Poetry vs. Prose

What makes a poem . . . a 'poem'?


Despite the seeming simplicity of the question, poets themselves struggle with an answer.  After much contemplation and head-scratching, they conceal their replies within metaphors.  For many literary enthusiasts, the way poets define ‘poetry’ is more baffling, if not torturesome, than their poetry itself.

So what makes poetry ‘poetry’?  Is the fact that poetry is full of line breaks


sometimes it rhymes? Or is it because poetry flows with a rhythmic meter, like the steady tick-tock of a grandfather clock?  Perhaps, the mystery of poetry stems from those mysterious eighteenth-century geniuses writing those mysterious verses that, without footnotes and annotations, barely anybody understands today — and we call them poets and their writing poetry?  Perhaps not!

American poet Billy Collins asserts that poetry displaces silence.  Consider the white spaces we see surrounding a poem.  For Collins, the spaces mean silence. And when we write a poem, the lines displace the stillness, creating an interesting interplay of sound and silence.  But that just explains the ‘shapeliness’ or the ‘graphology’ of the poem.  What about the content?

The use of striking details with sparse language that often exaggerates the literal meaning makes the ordinary extraordinary.  Consider the image that Matsuo Basho paints in just seventeen syllables (or as few as sixteen in English) in his “Frog Haiku”:

         古池や     蛙飛び込む     水の音
          furuike ya   kaeru tobikomu   mizunone
          an ancient pond  a frog plunges into it   the sound of water

So it all comes down to an interesting pattern on the page and the heightened use of (everyday) language, right?  But what if we find the same qualities in a good novel, for instance, Vladimir Nabokov’s Lolita or Toni Morison’s Beloved. Can we call them extended epics in prose?  Or how about the contemporary poetry that is so prosaic . . . and reads like randomly chopped up prose?

The prose vs. poetry debate dates back to over a century, and it will go on and on.  In an age when the rigid boundaries seem to be blurring, poetry (or prose, for that matter) resides in the liminal space — the fluid and fluctuating region that defies categories and distinctions.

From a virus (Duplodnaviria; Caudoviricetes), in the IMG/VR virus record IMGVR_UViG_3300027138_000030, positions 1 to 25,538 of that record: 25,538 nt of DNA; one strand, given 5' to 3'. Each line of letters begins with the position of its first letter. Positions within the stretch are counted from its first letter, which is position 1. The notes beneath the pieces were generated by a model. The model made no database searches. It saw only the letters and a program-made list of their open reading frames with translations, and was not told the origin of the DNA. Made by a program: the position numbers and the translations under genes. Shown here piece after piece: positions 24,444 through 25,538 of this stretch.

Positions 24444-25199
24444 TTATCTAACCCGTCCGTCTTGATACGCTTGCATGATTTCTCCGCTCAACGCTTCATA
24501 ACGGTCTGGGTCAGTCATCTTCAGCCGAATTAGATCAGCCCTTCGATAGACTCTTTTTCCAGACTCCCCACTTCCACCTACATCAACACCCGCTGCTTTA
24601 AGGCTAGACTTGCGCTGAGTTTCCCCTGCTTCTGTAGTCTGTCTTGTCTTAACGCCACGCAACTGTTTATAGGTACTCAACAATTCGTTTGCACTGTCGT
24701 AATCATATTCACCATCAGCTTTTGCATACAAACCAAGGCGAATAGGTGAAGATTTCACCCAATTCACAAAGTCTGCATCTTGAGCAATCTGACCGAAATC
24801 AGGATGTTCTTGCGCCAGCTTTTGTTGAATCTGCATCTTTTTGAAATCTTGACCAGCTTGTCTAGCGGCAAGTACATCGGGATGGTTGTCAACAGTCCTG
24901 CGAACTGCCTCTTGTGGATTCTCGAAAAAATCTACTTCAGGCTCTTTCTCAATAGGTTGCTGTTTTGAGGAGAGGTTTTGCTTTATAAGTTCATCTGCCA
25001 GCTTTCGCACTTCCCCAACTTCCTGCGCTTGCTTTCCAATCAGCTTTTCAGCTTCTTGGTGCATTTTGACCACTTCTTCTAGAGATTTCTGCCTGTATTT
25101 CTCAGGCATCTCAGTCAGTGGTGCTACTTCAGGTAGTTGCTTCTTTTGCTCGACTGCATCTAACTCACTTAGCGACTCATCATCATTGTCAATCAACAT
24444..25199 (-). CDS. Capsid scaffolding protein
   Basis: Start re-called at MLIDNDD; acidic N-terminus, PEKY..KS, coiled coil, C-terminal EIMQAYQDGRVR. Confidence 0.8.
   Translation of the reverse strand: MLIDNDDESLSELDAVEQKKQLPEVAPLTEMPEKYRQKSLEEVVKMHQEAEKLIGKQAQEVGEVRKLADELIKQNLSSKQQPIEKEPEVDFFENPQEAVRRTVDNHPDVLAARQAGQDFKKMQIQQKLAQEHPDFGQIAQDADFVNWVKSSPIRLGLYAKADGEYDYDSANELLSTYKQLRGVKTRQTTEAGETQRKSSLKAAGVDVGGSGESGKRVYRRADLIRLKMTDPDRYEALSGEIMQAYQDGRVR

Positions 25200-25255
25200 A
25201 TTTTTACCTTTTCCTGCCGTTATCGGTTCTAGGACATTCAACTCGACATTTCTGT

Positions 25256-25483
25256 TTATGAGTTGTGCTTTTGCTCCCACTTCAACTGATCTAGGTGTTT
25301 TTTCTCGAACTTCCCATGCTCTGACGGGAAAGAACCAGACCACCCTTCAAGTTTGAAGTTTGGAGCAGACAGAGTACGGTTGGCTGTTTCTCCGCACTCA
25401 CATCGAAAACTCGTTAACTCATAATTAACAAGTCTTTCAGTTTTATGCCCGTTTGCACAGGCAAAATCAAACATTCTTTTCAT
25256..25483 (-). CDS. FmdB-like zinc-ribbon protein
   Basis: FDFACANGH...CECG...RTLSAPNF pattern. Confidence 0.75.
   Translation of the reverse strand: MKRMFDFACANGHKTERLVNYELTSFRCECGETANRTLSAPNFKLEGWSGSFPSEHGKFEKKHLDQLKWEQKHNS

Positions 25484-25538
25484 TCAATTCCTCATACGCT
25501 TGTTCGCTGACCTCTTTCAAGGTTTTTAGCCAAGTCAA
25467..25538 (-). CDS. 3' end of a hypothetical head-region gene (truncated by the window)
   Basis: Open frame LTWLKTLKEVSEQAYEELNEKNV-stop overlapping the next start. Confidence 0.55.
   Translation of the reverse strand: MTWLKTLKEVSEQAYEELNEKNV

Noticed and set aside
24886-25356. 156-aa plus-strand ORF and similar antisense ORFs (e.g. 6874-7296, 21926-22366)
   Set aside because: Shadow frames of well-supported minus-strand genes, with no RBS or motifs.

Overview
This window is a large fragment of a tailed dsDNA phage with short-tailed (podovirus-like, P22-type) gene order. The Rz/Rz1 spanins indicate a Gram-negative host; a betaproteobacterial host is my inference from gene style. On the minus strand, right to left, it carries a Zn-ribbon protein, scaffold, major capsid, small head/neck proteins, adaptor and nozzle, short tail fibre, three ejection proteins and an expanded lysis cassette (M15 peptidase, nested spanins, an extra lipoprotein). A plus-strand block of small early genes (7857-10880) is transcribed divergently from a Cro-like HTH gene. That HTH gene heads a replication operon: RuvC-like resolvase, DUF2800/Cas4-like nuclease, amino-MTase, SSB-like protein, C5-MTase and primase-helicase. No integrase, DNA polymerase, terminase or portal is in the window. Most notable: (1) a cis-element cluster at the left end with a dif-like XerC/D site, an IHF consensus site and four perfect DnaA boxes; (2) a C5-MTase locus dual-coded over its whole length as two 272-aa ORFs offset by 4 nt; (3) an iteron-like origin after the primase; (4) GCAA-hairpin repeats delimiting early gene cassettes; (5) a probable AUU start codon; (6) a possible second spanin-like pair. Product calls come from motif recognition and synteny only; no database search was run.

Nonetheless, if you desire to find more about the nuts and bolts of poetry, here’s a short but highly interesting TED-Ed video, What makes a poem . . . a 'poem'? - Melissa Kovacs.  But I must warn you not to get lost in the world of engrossing TED-Ed videos. :)




Words by Editorial Team The PoetBay support member heart!
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Written on 2020-09-13 at 00:01

Tags Poetry  Prose 

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I wonder if I could collect my thoughts and marshal my arguments well enough to give the question a feasibly cogent answer! But for me, there has to be some kind of freshness of language or imagery, something unexpected and pleasurable. Sound also matters to me, even when I write in a lower, more "prosy" key. I have a fondness, too, for poems that fail through excessive ambition, that are overwritten, that try too hard but still don't quite come off. And then there is the intangible "personality" of the writer: intangible but inwardly palpable. Just some random thoughts on this excellent question!

Lawrence Beck The PoetBay support member heart!
I spent considerable amounts of time pondering both epistemology and esthetics when I was younger. Eventually, I concluded that nothing can be proven, so truth cannot be distinguished from falsehood, and, as a result, no art form can be defined. If somebody says that he or she is writing poetry, there is no way to successfully argue that he or she is not. I know what I want from a poem, and I know that I think that most poetry, over 90 percent of what I read, is garbage, but I cannot demonstrate that this garbage is not poetry.

ken d williams The PoetBay support member heart!
Poetry is with in the mind of the poet
The readers mind reading poet work
Ken D

jim The PoetBay support member heart!
Very nice, Bibek. Thanks.